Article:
Where music and writing differ, is once a musician builds up their library they can perform the same songs over and over in different venues. The equivalent for writers would be to sell the same story to different markets over and over, which doesn't really work for us. Most publications want to see new stuff, while club owners want the musician to perform the established crowd pleasers. Another sort-of difference is the free tracks are part of an album which hopefully the consumer will purchase; the equivalent for writers would be to offer a prologue as a free teaser for a novel. That's different than publishing a free stand-alone story.

MJNL
03-26-2011, 08:25 AM
And, sadly, some do it for the ego boost. In most cases, it's far, far, far easier to get accepted at non-paying publications than pro or semi. They're desperate to say, "I'm published," and know that people who don't write won't bother to ask, "professionally?"

FocusOnEnergy
03-26-2011, 08:42 AM
I think the attitude is reinforced by the music business, where musicians play at run-down dives until they "get discovered" and make it big.

Or they are told by people who own businesses or are organizing festivals that they should not expect to be paid to perform, instead they should feel priviliged to be allowed to play "for exposure", not for money.

Find the publications that work for your writing and pay you.

The only reason I can see for writing for non-paying markets is if you are getting something else out of it besides money, and that usually means trade publications where the piece serves as a form of marketing with a much higher level of credibility than advertising.

Although it's better to write other people's trade magazine articles and get them to pay you to do it. That way, it is still a paying market :)

Focus

Linda Adams
03-26-2011, 03:11 PM
They choose to go that route because, like you, they've been led to believe that's what you're supposed to do. As a beginner writer, I thought that too. I thought paying markets would need to see a long list of publications before they'd consider you.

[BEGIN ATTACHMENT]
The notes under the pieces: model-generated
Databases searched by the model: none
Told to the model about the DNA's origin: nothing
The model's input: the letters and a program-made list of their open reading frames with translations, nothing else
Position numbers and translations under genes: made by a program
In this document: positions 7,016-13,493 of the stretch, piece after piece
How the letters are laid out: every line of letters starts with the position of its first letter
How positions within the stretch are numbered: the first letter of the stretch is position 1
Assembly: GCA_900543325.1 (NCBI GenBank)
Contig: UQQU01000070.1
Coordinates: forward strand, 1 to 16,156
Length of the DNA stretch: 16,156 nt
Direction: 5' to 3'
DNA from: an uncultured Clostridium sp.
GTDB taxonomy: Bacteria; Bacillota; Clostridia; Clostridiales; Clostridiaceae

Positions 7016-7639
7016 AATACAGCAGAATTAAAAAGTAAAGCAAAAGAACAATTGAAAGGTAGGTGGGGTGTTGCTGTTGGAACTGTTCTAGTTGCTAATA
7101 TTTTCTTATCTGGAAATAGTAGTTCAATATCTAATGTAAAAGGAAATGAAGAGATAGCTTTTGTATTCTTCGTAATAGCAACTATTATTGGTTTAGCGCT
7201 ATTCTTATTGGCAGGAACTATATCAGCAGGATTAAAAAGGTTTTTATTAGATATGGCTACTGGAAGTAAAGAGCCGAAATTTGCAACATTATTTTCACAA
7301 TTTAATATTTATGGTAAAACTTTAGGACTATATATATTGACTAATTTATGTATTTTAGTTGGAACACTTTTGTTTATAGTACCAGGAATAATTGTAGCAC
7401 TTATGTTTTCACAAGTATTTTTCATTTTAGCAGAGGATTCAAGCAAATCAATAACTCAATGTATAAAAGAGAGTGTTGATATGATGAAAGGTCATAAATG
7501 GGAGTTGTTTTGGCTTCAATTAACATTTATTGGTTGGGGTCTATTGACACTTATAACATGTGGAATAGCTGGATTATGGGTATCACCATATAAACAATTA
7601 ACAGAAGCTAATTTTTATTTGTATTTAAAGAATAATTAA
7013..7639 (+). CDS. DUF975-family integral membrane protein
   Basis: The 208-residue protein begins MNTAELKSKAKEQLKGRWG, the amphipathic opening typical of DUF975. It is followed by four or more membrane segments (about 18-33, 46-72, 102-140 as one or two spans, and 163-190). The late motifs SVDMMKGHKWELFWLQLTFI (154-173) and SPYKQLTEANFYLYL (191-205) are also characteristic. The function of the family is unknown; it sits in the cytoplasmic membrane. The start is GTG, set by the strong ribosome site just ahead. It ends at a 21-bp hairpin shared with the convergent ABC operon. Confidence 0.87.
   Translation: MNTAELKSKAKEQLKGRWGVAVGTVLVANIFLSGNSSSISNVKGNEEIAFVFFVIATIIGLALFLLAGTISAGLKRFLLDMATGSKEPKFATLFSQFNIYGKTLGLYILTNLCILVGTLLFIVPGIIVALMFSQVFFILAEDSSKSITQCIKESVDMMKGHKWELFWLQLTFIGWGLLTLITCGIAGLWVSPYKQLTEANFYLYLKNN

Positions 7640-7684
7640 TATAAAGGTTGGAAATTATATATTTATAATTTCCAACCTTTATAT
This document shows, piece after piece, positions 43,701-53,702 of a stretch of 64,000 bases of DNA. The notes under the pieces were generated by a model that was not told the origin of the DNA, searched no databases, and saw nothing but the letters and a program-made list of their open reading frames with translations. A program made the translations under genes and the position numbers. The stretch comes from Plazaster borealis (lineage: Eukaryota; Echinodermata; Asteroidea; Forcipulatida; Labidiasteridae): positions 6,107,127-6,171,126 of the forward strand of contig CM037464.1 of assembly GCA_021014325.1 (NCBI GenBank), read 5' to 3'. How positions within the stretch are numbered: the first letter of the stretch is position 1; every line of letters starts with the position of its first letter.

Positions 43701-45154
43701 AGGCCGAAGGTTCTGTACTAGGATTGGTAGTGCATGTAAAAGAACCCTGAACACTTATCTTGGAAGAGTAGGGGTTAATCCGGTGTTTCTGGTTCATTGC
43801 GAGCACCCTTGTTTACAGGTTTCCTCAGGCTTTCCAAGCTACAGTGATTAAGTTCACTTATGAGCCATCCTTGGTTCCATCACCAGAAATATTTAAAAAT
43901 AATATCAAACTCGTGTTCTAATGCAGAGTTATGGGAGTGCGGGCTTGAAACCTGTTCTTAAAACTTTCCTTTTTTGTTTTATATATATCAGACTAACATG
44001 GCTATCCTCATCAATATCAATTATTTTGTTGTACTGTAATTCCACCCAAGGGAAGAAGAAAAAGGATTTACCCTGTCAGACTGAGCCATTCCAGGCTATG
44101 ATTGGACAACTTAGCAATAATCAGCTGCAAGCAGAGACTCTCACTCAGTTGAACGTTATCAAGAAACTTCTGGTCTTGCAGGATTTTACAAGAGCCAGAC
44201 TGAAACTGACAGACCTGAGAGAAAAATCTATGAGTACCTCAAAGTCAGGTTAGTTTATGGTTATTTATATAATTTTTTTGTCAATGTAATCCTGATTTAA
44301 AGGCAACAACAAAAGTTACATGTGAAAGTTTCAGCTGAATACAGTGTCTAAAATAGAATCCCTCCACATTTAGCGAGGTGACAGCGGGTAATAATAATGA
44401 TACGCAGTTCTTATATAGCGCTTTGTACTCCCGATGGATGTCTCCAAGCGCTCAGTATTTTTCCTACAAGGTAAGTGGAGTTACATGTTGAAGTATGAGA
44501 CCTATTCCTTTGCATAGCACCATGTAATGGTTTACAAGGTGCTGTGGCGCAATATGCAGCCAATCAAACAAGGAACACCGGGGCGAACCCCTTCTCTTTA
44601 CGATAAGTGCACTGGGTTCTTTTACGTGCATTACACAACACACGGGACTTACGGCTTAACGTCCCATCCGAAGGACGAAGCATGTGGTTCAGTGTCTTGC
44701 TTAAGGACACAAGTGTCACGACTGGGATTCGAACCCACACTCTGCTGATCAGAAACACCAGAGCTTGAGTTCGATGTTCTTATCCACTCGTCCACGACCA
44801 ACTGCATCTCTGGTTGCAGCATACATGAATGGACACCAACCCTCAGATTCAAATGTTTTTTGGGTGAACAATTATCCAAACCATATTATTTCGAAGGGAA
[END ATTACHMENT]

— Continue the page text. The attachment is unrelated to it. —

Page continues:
Either that, or they don't think they're good enough/ready for paying markets yet. In some cases, that's perfectly valid.

Very true. When I started writing for professional publication, that was a pretty common thing to see. Granted, I think it has its roots in a time when getting published period meant something more. Now, anyone can pay for a website and create an online magazine, so there isn't any quality control. Now professional writing organizations have to post names of magazines that qualify for membership, and they didn't have to do that before.

I did write for free in short stories for a while because I was trying to figure out where my writing fit. But I didn't realize that the short story market is extremely limited--the genres I later gravitated to were never available to me via short stories. I always ended up writing things that were outside what I preferrered.

But I stopped writing for free when I kept seeing magazines with the expectation that they didn't have to pay. I'd hit the guidleines and see things like, "We can't afford to pay you, but we'll post your bio and a link." Yet, they were charging for subscriptions. I also saw a lot of anthology calls where it was pretty clear that the "editor" was hoping to get all these manuscripts from writers for no cost and make lots of money off them. A lot of them make it sound like they're doing the writer a favor by publishing them, and that's a huge problem.

quicklime
03-26-2011, 07:17 PM
If this is so, why do so many choose to go that route?


1. newbie mistakes

2. bad information